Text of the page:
Wednesday, April 5, 2017

Cooking Class 3: Slicing and Dicing

There is a reason professional chef's and caterers have sous chefs. While some chopping and other prep work can be fun, having to do it all the time can be something that keeps us from cooking altogether. I fix this problem by chopping up all my aromatics at one time and keeping them in the fridge for use through the week.
For the purposes of this blog class, I will refer to the aromatics that are sauteed before most dishes as "mirepoix" (chopped carrots, celery and onions). Mirepoix is actually the French combination of aromotics, but I will be using it for all the different mixes of aromatics, regardless of the nation of origin, for the sake of keeping things simple. The Spanish use a "sofrito" which is a combination of onions, tomatoes and garlic. Germans use a "Suppengrün " which is a mix of celeriac, carrot and leeks. Then there is the "holy trinity" in Cajun cooking which consists of onion, celery and green bell pepper. There are many possibilities and you don't have to be tied down to one or the other. You may find yourself putting together your own blend using any number of the herbs, in roughly equal quantities.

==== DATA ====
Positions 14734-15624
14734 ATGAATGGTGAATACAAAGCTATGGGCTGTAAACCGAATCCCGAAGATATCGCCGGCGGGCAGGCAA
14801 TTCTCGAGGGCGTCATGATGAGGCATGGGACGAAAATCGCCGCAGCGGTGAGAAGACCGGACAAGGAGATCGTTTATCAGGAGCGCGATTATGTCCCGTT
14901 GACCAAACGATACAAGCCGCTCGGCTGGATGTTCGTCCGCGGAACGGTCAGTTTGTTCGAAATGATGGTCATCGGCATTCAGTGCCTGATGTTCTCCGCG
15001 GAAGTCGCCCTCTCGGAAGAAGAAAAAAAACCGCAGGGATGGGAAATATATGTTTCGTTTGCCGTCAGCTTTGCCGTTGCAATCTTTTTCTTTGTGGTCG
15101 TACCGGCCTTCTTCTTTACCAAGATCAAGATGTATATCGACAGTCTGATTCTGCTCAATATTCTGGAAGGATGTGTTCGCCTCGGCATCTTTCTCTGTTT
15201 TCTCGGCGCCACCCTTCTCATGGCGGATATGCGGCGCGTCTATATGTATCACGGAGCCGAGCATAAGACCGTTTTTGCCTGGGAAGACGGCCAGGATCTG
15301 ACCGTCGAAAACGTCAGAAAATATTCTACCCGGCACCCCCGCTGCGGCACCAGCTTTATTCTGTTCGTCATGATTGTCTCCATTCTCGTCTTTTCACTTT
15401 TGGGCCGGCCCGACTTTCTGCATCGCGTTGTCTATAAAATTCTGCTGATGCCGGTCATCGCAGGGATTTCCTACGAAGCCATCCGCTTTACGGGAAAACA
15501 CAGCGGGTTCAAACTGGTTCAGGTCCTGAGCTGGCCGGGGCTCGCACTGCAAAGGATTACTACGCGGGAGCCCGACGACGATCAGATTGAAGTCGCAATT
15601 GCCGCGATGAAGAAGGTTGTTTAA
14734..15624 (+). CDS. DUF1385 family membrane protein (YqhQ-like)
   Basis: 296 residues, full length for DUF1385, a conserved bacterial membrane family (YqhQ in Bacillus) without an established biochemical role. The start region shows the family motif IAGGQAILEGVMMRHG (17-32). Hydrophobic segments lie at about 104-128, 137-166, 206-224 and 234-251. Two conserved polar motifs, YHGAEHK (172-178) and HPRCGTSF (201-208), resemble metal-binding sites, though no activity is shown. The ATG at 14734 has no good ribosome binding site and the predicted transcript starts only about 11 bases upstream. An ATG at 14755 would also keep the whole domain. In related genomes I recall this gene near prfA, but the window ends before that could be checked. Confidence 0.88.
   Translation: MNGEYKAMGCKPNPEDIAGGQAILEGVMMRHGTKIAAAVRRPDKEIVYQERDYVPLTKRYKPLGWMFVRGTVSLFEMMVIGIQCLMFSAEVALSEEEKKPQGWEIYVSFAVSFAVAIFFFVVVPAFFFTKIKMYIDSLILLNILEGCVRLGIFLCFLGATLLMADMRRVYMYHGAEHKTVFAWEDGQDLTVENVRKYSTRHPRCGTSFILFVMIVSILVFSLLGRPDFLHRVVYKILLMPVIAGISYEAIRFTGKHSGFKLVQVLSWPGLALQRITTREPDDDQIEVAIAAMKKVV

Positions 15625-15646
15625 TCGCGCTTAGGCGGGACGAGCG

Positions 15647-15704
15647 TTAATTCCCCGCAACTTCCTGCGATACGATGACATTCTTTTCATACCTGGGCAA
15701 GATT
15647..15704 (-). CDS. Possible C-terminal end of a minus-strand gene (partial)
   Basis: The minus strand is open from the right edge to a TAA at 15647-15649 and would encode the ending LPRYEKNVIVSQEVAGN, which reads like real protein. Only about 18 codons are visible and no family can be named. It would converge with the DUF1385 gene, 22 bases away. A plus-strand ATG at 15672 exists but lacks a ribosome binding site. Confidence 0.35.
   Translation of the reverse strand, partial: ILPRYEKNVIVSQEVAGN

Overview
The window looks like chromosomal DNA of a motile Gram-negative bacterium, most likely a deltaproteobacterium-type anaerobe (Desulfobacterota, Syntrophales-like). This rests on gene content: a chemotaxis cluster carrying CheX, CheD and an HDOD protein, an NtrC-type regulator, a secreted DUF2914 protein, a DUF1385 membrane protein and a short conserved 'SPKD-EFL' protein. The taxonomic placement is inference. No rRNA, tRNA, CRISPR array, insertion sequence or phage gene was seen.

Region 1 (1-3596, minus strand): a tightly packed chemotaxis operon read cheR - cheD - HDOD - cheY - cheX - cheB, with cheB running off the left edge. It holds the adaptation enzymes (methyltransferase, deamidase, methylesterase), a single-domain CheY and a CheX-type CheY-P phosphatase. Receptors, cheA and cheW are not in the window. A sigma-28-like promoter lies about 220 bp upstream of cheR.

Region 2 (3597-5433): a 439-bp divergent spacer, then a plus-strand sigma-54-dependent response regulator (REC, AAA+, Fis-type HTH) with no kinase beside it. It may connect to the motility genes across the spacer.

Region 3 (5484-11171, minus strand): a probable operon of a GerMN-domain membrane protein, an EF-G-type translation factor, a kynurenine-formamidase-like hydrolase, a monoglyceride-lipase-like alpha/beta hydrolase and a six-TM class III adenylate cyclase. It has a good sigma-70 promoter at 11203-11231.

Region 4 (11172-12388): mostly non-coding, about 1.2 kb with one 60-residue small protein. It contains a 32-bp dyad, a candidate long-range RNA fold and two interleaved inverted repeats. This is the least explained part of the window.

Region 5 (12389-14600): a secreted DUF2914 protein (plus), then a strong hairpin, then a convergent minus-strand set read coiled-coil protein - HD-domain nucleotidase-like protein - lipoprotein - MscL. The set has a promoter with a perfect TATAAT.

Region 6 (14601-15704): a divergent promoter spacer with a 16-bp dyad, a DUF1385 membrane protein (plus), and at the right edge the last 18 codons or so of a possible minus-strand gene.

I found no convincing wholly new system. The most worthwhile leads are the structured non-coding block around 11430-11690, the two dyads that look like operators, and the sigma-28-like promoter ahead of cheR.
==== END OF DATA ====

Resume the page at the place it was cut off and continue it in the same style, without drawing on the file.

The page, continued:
The typical aromatics that you will find in a United States grocery are: carrots and tomatoes (neither are particularly highly scented, but they are used with aromatics), onion, garlic, peppers (bell or hot), and celery.  There are others, but these are the ones that will be easy to find. In some mixes, like another type of Sofrito, herbs are used, such as cilantro or flat leaf (Italian) parsley.

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